In a family setting, the bedroom is the personal realm, the only room perhaps, in which an individual will have privacy and control of their environment. At least some leisure activities should be accommodated in the bedroom. The provision of an en suite bathroom, if this is possible, will further protect the privacy of the individual(s).
In the home of a disabled individual who lives alone, the bed area should become a control area. Once the individual is in bed, he/she will not want to rise again to answer the telephone, turn off the lights, turn off the television or radio, or answer the door.
The need for a control centre increases if the individual needs help in rising, dressing, and eating but is otherwise independent. In this case, everything must be at hand in the caregiver’s absence.
The Bedroom - Ambulatory Individuals
* Plan uncluttered furniture arrangement for ease of circulation.
* Provide a minimum of 3’O” (915 mm) clearance for aisles. More space may be necessary if the individual uses a large walking aid.
* Closet and dresser should be close together to eliminate unnecessary movement.
* Provide a low seat in the dressing area if the individual needs to sit while dressing.
* Impaired balance: provide a handhold or other balance aid.
* Is the bed larger or higher than ordinary?
* The individual may use an electric bed. Place controls conveniently and provide an outlet.
* Reduce the number of trips to and from the bed by providing bedside storage.
* Provide bedside controls for lights, call system, television, intercom telephone, etc., so that the individual will not have to get out of bed to turn these devices off.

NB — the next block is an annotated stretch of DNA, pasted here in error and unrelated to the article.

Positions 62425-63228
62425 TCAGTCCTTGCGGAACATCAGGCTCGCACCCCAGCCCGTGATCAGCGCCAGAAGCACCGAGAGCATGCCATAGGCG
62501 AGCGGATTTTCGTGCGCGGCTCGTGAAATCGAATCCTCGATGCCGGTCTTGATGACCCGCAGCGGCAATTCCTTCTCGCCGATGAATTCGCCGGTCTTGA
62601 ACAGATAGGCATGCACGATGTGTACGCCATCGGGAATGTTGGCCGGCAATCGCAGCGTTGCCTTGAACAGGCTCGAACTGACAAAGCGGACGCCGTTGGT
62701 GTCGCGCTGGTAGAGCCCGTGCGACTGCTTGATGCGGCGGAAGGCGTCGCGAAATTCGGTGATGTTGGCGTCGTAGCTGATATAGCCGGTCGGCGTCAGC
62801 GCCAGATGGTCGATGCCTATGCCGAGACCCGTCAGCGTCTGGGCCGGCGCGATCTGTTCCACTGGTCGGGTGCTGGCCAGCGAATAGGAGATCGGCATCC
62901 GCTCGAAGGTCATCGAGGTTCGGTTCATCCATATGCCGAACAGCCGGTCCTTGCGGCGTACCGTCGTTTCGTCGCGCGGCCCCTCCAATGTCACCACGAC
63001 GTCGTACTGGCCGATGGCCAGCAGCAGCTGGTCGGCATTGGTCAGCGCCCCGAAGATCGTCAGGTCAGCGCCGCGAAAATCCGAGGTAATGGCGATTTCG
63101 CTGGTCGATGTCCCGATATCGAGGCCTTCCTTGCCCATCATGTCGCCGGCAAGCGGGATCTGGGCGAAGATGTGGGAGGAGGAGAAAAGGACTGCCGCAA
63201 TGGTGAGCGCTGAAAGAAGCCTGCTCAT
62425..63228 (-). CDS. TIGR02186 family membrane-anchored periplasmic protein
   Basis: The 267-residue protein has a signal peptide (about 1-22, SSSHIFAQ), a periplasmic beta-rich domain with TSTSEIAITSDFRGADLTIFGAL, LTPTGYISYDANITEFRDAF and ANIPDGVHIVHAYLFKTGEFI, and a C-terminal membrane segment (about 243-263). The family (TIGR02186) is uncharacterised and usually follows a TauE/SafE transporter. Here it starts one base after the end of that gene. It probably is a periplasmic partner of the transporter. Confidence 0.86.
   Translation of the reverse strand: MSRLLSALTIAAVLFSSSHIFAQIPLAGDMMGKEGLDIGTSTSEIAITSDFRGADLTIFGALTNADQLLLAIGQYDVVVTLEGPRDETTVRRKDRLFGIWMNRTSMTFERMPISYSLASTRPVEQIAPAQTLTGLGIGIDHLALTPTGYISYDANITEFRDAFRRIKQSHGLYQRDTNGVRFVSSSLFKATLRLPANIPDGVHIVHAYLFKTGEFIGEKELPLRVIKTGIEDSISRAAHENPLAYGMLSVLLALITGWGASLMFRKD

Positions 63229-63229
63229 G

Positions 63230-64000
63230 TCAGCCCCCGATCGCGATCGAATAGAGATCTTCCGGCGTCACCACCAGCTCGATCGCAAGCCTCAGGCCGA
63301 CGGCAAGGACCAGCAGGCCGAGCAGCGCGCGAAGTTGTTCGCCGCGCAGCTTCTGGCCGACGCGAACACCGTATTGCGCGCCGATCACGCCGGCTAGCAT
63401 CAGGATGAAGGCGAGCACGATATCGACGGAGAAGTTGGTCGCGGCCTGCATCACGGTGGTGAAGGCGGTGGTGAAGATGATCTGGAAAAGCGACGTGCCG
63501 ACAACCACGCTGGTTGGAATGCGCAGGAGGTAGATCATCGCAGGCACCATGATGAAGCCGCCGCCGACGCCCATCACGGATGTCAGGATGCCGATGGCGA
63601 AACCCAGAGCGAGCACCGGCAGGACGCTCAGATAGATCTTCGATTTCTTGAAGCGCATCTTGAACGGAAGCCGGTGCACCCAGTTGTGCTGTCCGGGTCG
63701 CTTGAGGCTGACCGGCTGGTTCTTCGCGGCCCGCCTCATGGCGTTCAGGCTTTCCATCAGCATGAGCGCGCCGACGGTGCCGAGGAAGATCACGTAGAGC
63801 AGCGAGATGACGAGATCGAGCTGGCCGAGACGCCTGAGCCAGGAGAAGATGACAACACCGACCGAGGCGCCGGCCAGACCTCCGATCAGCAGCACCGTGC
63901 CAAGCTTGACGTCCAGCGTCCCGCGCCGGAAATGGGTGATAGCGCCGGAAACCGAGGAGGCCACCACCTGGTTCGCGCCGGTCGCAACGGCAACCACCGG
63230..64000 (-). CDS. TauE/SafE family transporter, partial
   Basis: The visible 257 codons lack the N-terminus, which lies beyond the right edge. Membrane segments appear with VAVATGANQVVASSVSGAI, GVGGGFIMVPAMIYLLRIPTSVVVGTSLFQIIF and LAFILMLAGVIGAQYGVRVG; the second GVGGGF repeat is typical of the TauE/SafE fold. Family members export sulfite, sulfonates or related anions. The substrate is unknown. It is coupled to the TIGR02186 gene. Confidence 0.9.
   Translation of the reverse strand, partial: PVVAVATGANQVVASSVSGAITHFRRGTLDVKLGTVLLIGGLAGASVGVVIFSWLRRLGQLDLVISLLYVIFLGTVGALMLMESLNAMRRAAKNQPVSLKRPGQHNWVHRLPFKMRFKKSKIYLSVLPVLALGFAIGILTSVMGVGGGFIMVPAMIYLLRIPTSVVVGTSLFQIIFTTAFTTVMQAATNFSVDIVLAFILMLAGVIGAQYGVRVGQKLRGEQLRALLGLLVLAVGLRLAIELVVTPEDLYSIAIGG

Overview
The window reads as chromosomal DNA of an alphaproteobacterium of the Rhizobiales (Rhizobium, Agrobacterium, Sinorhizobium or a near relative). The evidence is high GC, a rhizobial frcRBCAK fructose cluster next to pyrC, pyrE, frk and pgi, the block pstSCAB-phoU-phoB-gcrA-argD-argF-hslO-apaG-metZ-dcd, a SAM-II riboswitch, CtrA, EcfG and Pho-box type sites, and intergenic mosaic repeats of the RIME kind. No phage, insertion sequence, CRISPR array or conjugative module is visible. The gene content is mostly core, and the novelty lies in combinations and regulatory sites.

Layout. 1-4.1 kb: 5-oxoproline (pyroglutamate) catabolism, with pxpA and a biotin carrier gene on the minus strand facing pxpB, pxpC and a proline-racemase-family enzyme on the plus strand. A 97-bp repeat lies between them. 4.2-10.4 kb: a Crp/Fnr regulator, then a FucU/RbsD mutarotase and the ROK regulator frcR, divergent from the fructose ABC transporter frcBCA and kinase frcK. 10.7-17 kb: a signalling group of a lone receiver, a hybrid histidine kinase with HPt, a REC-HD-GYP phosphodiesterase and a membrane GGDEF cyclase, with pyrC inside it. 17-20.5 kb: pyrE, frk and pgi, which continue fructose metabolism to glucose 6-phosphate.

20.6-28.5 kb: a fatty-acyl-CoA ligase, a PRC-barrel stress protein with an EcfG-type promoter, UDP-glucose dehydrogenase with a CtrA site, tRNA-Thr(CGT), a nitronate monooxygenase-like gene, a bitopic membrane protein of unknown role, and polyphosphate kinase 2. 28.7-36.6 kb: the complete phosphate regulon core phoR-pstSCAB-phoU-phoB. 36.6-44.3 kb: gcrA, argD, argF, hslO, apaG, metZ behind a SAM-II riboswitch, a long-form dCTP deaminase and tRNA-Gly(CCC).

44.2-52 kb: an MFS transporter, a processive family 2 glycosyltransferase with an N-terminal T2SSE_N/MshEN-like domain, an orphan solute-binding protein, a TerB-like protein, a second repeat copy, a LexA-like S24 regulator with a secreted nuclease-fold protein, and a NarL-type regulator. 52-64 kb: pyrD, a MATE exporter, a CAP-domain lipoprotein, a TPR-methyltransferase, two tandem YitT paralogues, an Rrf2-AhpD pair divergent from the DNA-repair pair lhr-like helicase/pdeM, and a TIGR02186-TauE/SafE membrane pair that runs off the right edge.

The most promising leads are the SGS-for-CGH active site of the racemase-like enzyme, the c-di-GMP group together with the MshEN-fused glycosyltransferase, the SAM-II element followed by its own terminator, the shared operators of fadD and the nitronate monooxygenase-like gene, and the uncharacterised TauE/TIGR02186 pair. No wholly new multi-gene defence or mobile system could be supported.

* The individual may use bedside furniture, such as a table or a dresser, as an aid to rising. Ensure that such furniture is secure.
* The individual may need a handhold to pull him/herself up. Consider installing a floor-to-ceiling pole or a grab bar.
Bedroom - Individuals using a wheelchair
* Provide at least 3’O” (915 mm) of space on both sides of the bed.
* Provide turning space of at least 5’O” (1525 mm), preferably between bed and closet.
* Provide access space in front of windows so that the individual can reach window controls.
* Provide plenty of storage space. Closet and dresser should be close together.
* Provide enough space to allow the individual to move around freely while dressing.
* Consider closet door types and access to the closet from a wheelchair. The doors should provide complete unobstructed access to the closet.
* Set closet shelf and rod height in accordance with individuals reach.
* Choose closet hardware to match individuals grasping and pulling abilities.
* Provide access space for transferring into bed
* Provide night time storage space for wheelchair in a location that will not inconvenience other family members who use the room but that is reachable from the bed.
* Provide bedside storage and controls to eliminate the reed for getting up.
* Consider bed size and type (eg hospital, water bed, electric type) Record dimensions if they are atypical
* The emergency call system, if needed, must be at the bedside.
* Determine the individuals method of getting into the wheelchair
* The individual may need a suspended bar or a trapeze to pull himself upright. Reinforce the wall or ceiling as required.
* Does the individual reed assistance only when rising? Provide a call button.
By Ronny Wiskin